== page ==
- Net investments of $83 billion a year, a 50 percent increase, must be made in agriculture in developing countries if there is to be enough food to feed over 9 billion people in 2050, according to a United Nations paper published today.
More than a third of this - $29 billion - would be needed for the two countries with the largest populations, India and China. Regionally, sub-Saharan Africa would require about $11 billion, Latin America and the Caribbean $20 billion, the Near East and North Africa $10 billion, South Asia $20 billion and East Asia $24 billion, the paper said.
Required areas of investments include crops and livestock production, downstream support services such as cold chains, storage facilities, market facilities and first-stage processing, according to the paper prepared to the UN Food and Agriculture Organisation (FAO) discussion paper for a High Level Experts’ Forum on How to Feed the World in 2050 to be held in Rome on 12 and 13 October.
Projected needs include some $20 billion for crop production and $13 billion for livestock, with mechanisation accounting for the single biggest investment area, followed by expansion and improvement of irrigation. A further $50 billion would be needed for downstream services to help achieve a global 70 percent expansion in agricultural production by 2050.
The paper says, most of the investment will come from private investors, including farmers purchasing implements and machinery and businesses investing in processing facilities.
Public funds will be needed to achieve a better functioning agricultural system and food security, including research and development; large-scale infrastructure such as roads, ports and power; and education, particularly of women, sanitation, clean water supply and healthcare.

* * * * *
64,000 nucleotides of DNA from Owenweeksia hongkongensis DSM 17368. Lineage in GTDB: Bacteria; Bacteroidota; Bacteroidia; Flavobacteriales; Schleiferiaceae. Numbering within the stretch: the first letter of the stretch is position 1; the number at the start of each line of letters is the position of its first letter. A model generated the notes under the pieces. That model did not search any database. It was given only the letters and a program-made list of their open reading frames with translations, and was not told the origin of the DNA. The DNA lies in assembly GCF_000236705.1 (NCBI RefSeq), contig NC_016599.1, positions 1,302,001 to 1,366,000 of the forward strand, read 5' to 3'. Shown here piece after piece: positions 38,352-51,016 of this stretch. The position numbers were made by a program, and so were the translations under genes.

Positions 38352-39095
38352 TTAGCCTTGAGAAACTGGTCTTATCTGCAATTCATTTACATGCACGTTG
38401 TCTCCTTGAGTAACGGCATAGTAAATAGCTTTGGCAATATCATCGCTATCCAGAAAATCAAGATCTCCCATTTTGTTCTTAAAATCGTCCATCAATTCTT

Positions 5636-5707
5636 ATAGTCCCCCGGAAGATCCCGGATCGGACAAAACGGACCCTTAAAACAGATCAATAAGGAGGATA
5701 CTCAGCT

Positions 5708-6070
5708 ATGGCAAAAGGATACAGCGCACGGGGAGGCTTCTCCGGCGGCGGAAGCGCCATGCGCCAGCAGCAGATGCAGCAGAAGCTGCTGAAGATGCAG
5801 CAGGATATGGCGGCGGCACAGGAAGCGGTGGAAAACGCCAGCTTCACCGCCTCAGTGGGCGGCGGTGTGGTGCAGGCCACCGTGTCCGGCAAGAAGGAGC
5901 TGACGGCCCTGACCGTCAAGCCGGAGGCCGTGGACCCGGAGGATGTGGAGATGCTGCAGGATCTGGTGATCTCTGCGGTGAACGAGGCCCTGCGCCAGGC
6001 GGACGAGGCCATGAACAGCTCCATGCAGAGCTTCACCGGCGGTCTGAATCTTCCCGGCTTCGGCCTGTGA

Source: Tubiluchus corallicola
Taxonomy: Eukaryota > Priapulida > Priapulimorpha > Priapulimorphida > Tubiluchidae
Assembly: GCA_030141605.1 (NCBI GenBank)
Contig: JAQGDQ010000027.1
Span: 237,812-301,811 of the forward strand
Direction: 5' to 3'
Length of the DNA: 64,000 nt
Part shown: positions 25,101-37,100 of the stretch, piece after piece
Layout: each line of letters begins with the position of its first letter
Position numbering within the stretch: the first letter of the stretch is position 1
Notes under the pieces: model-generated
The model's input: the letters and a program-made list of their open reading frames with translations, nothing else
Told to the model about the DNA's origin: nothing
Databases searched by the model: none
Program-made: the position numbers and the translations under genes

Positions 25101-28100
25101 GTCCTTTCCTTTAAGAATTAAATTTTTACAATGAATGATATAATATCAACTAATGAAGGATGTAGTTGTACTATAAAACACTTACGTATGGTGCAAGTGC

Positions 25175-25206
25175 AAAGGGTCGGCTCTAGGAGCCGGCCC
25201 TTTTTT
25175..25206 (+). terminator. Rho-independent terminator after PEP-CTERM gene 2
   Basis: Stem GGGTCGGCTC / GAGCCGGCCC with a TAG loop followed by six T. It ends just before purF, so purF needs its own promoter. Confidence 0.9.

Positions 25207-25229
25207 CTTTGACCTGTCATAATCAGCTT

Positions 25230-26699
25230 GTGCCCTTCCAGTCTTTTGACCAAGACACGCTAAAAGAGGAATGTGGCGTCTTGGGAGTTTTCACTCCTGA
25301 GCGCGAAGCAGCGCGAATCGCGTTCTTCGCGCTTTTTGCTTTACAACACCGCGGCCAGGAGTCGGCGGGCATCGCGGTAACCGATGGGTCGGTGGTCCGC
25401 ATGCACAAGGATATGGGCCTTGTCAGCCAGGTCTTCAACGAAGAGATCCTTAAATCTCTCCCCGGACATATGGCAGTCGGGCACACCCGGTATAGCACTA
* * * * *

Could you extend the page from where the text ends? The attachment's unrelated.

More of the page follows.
But in 2000, total global public spending totalled only some $23 billion, and it has been highly uneven, the publication says. Official Development Assistance (ODA) to agriculture decreased by some 58 percent in real terms between 1980 and 2005, dropping from a 17 percent share of aid to 3.8 percent over the period. Presently it stands at around 5 percent, it added.
Foreign direct investment in agriculture in developing countries could make a significant contribution to bridging the investment gap, the paper says.
But political and economic concerns have been raised about so-called “land grab” investments in poor, food-insecure countries, it notes. Such deals should be designed in such a way as to maximize benefits to host populations, effectively increasing their food security and reducing poverty.
afrol News - It is called "financial inclusion", and it is a key government policy in Rwanda. The goal is that, by 2020, 90 percent of the population is to have and actively use bank accounts. And in only four years, financial inclusion has doubled in Rwanda.
afrol News - The UN's humanitarian agencies now warn about a devastating famine in Sudan and especially in South Sudan, where the situation is said to be "imploding". Relief officials are appealing to donors to urgently fund life-saving activities in the two countries.
afrol News - Fear is spreading all over West Africa after the health ministry in Guinea confirmed the first Ebola outbreak in this part of Africa. According to official numbers, at least 86 are infected and 59 are dead as a result of this very contagious disease.
afrol News - It is already a crime being homosexual in Ethiopia, but parliament is now making sure the anti-gay laws will be applied in practical life. No pardoning of gays will be allowed in future, but activist fear this only is a signal of further repression being prepared.
afrol News / Africa Renewal - Ethiopia's ambitious plan to build a US$ 4.2 billion dam in the Benishangul-Gumuz region, 40 km from its border with Sudan, is expected to provide 6,000 megawatts of electricity, enough for its population plus some excess it can sell to neighbouring countries.